We were told Paciugo was doing some special things for its anniversary. So we sent Taylor Walker, one of our fearless interns, to dig around the gelato giant. Read on to see what she found.
As I sat in my car outside the Paciugo Gelato corporate headquarters waiting for my digital clock to read 10:20 (I had wildly overestimated my morning commute), I applied some Burt’s Bees, went over my interview questions, and made a wish on a rogue eyelash. Prepped and ready, I entered the building where a perky and animated Cristiana Ginatta, co-owner and founder of Paciugo, greeted me. After handing me a hairnet (if only I were kidding), she guided me into the gloriously scented kitchen and began to discuss her family history.
Growing up in northern Italy, Ginatta adopted a love of gelato from her grandfather who ran a “neighborhood cafeteria,” Bar Acerbi, in Lodi. It was from him that she mastered her first six flavors: chocolate, hazelnut, lemon and strawberry sorbets, coffee, and fiordilatte (a vanilla-ish flavor), which sparked a passion that would eventually leap the Atlantic Ocean. After attending school in Italy and meeting her husband and fellow co-owner, Ugo, she moved to Dallas in April of 2000. By September, the first Paciugo opened its doors on Lovers Lane.
And before you ask, no, opening a gelateria in five months is not an easy task. There was a scouting trip in February to find a potential storefront, meetings with attorneys to acquire E-2 visas, and the constant battle of convincing a landlord that a couple with no credit history who could barely speak English (well, Ugo could but with a heavy Italian accent) would make a successful business out of gelato. Even after they found a willing landlord, the obstacles kept piling up. The rent was expensive, the parking was limited, and a truck strike in Italy delayed the arrival of their equipment. However on September 9, they were ready for business.
Although her recipe book had expanded to around 80 flavors, Ginatta jokingly admits how bewildered she felt when some of her initial customers would come in asking for Rocky Road or pumpkin pie flavors. But it’s due to this inspiration from customers that Ginatta’s creativity and innovation have flourished.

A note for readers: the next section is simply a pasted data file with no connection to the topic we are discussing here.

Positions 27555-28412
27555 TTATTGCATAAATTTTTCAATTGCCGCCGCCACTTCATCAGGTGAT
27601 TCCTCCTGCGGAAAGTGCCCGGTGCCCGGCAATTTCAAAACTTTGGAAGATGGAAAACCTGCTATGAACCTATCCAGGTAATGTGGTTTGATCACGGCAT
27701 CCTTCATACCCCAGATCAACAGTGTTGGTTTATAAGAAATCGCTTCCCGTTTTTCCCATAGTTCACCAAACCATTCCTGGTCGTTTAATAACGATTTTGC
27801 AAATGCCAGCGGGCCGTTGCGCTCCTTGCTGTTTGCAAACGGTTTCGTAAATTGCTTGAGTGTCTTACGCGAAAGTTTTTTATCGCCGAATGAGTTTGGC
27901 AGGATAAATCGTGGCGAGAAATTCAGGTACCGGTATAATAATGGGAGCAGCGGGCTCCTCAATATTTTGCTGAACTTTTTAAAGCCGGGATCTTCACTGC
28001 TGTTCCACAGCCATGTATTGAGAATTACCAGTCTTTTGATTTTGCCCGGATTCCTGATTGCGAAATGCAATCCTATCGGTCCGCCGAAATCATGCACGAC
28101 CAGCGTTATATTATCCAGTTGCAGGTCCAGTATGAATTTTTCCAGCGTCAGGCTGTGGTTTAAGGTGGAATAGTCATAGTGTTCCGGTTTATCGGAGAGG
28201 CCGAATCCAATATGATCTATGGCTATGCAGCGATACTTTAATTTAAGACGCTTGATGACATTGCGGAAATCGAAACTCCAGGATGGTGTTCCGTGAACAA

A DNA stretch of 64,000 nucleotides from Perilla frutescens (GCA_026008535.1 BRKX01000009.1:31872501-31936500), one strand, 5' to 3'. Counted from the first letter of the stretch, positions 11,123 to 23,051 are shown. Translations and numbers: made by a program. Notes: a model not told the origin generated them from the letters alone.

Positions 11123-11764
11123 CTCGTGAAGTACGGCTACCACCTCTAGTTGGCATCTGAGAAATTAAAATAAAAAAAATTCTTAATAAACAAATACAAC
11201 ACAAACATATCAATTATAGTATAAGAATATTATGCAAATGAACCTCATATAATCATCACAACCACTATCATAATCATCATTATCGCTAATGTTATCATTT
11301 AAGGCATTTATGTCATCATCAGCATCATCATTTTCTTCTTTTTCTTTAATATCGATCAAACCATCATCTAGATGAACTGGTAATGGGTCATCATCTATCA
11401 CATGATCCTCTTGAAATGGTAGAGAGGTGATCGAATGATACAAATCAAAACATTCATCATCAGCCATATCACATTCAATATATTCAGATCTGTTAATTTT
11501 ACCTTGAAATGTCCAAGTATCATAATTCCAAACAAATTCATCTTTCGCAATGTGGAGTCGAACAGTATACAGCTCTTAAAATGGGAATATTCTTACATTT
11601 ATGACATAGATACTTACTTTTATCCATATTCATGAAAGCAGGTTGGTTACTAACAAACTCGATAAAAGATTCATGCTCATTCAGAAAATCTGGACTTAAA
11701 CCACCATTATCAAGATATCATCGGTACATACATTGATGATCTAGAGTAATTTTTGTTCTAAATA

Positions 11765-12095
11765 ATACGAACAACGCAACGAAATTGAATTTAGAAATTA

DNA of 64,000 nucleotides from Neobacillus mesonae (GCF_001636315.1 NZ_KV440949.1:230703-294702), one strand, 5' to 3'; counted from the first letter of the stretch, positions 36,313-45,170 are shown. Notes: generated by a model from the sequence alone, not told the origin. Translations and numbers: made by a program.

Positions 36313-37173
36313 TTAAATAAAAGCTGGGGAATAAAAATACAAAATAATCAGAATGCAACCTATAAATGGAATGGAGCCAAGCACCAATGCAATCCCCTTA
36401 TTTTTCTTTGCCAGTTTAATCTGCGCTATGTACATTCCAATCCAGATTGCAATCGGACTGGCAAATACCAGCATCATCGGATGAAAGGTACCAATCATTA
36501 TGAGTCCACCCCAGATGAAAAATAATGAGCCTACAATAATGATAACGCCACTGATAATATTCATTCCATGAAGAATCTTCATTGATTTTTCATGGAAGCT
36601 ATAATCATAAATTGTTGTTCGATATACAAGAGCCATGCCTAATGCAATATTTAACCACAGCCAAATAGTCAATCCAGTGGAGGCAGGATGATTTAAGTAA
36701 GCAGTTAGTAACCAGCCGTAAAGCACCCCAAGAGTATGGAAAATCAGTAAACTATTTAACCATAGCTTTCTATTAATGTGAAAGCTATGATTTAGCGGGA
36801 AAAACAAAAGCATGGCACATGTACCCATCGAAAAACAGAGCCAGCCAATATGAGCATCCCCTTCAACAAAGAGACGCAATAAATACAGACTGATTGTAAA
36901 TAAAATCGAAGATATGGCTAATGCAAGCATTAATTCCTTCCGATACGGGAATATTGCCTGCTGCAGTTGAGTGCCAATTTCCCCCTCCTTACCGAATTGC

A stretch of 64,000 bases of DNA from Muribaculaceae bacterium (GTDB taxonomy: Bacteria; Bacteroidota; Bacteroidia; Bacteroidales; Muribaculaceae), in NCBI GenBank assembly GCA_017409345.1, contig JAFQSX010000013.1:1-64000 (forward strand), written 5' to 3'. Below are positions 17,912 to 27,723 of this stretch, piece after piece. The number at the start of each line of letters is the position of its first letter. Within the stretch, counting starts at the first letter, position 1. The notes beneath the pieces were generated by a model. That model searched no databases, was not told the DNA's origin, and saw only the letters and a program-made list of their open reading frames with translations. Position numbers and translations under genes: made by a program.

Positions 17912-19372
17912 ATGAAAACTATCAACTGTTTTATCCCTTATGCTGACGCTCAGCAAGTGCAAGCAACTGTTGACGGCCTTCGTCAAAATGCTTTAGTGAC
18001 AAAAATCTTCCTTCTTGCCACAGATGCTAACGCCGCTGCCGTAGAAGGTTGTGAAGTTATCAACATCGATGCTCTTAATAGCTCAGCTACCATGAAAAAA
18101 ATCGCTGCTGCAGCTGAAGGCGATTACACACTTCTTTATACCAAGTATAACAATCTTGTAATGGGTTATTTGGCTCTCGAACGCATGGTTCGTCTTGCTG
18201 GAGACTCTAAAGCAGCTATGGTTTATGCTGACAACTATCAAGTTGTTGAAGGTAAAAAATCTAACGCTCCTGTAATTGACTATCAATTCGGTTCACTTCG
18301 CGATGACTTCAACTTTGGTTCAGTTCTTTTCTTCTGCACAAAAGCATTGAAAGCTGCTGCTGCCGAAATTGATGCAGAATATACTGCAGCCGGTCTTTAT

Now with 44 stores nationwide, a handful in Mexico, and a few more on their way (Mall of America, get pumped), Ginatta continues to expand her sweet repertoire, which totals about 330 flavors. In fact, she’s currently trying to master a new flavor, spicy avocado, which will eventually be paired with tortilla chips. Being the fearless intern that I am, I tried this frozen treat and can firmly say that it tastes remarkably like avocadoes.
Beyond testing new flavors, the Paciugo factory is in full swing preparing for the chain’s 10th anniversary. This month visitors can expect the following celebratory events:
- At the beginning of the month, Paciugo launched its Passaporto campaign, in which willing customers are given a mock passport and charged with the task of accomplishing 12 activities in order to receive a free medio Paciugo pack, which contains four flavors of gelato and generally serves up to 10 people. After completing an activity, which ranges from busting a move on your way to the cashier to wearing mismatched socks, guests will receive a stamp and be one step closer to the desired complimentary pack.
- On September 30, as a way to thank their customers for the past 10 years, Paciugo will be announcing National Gelato Day. (Though not an official holiday, Ginatta is hopeful it will one day become one. She says Ronald Reagan was able to establish July as National Ice Cream Month and the third Sunday in July as National Ice Cream Day. So why not National Gelato Day?) On this groundbreaking day, guests will be treated to one free scoop of two signature flavors: Amarena Black Cherry Swirl or Mediterranean Sea Salt Caramel.
So grab a spoon and your mismatched socks and head over to any of the 16 North Texas locations. I’ll see you there. –Taylor Walker